Resilience on the Back Porch: Surprising Lessons from Catnip

Catnip recently got me thinking about resilience–that all-important quality that allows us to handle life’s challenges and eventually regain our footing.  So yes, you read the title right.  I am indeed writing a post inspired by the herb pots on my back porch.  Here’s why.  We grow a variety of herbs on our back porch, so we can easily access them for cooking.  But because they’re in pots, they need a bit more attention and TLC than the plants that can tap into the groundwater out in the garden.  Since the herbs are just outside the door, I see them all day long.  And since we weren’t perfect herb curators ( i.e. maybe the pots went without water for a day or three), I got the chance to observe some interesting things about catnip.

It Can be Good to Have an Early Warning System

If you haven’t grown catnip, you won’t know (as I didn’t know), that catnip responds early to a lack of water.  Its leaves droop dramatically, and it gives a very good impression of a plant that is at death’s door.  This is actually pretty helpful, since the plants around it still look healthy and well nourished–it’s a great reminder that they all need a drink.  So, to judge what the deck plants need, we just keep an eye on the catnip.  With that guide, they’re all getting plenty of water and flourishing nicely (I see fabulous pesto in my future).

You’ve been very patient so far, since we’re two paragraphs in, and there’s been no real mention of how this post is about people instead of plants.  And now I’ll reward your patience.  Much of the time, when people are in pain, or in need of emotional nourishment, we hide that.  There are lots of reasons we hide our pain:  fear of seeming “needy,” fear that others won’t respond in nurturing ways, bad previous experiences, lack of communication tools, etc.  Some of those reasons may be based on our past history, and they all feel valid.  The problem is, when we don’t express our need for support, connection, or affection, the likelihood is those needs will not get met.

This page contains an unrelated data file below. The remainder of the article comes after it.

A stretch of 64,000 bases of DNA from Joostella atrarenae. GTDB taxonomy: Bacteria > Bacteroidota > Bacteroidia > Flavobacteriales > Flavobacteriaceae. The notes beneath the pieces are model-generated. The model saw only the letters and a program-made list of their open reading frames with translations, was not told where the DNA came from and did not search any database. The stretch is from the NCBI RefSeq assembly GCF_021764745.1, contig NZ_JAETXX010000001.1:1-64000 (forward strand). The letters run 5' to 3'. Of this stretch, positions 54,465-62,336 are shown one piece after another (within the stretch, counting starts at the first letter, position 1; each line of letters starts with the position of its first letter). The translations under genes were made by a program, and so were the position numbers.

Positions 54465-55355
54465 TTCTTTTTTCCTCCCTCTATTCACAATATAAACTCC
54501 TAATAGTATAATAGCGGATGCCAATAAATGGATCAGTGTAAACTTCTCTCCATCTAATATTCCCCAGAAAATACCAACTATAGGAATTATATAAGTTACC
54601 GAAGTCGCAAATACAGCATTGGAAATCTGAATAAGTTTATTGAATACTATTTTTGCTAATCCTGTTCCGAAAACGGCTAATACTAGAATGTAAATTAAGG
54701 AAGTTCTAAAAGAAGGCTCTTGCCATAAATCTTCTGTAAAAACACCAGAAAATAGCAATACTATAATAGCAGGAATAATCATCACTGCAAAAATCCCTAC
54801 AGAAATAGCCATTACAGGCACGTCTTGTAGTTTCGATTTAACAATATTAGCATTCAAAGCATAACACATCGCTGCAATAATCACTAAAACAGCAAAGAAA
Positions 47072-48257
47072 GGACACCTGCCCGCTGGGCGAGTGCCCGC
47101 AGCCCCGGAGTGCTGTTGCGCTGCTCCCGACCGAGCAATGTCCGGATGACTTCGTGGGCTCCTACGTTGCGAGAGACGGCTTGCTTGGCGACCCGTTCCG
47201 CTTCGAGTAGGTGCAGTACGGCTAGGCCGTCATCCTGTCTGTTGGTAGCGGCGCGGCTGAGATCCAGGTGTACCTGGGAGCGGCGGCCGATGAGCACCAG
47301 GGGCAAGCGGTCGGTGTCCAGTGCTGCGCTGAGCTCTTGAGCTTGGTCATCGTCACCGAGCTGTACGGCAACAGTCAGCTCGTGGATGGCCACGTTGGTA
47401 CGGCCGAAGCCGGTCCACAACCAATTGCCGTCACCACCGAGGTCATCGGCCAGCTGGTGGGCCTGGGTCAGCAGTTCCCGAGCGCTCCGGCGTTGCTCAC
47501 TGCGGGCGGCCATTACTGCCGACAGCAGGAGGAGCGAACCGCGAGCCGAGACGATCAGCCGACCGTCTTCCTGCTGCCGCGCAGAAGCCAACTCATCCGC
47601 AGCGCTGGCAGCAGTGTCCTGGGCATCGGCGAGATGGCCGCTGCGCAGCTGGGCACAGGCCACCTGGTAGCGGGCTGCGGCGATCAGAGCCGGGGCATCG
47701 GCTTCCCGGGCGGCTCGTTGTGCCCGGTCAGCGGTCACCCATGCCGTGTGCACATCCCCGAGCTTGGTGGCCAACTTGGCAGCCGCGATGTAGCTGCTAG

By providing a clear early warning sign that it needs water, the catnip may actually have something to teach us.  If we can learn the tools that allow us to access help and support when we first need it–listening to our own early warning systems–we may be able to prevent our needs from reaching a crisis level.  Another benefit of becoming familiar with your own early warning signs is that you may also be able to provide an example for others.  All the other herbs on the deck benefit from the catnip’s rapid drooping.  When you are emotionally tuned in to your own needs, you show others that it is okay to notice their own.  You may even be able to help them identify their early warning signs.

We Have the Potential for Recovery

When catnip is watered, it can revive from a limp, dead-looking thing to a glossy, perky, green plant in a matter of hours.  The first time I witnessed this revival, I was amazed at how tough this plant is.  It reminded me of how strong and resilient we humans have the capacity to  be.

Unfortunately, the solution for our emotional droughts is not a simple and straightforward as a drink of water.  One healing experience is often only the starting point for those of us who have been through significant trauma or loss.  While the catnip is not a perfect analogy, it does present a vivid illustration that, even when we feel broken and lost, there is a path back to mental health.  We can give ourselves permission to seek healing, to ask for support, to provide our own emotional “water” with acts of self-care and choices motivated by self-love.

It is this potential for recovery that makes therapy such an inspiring, powerful, humbling process.  I see, in each of my clients, the possibility of emotional health.  Even when they aren’t aware of their own potential yet, I am able to hold that awareness for them.  When someone contacts me, I am thrilled that they’re seeking the nourishment they need, taking that first step to realizing their potential for recovery.

What do you think?  When have you been resilient?  How familiar are you with your early warning systems?  What parts of your emotional life need a good “watering?”

One thought on “Resilience on the Back Porch: Surprising Lessons from Catnip

  1. This post is like “taking time to stop and smell the roses.” Reminds us to pay attention to what are usually considered the “small stuff,” but really has a great impact on our lives. Very well written comparison.

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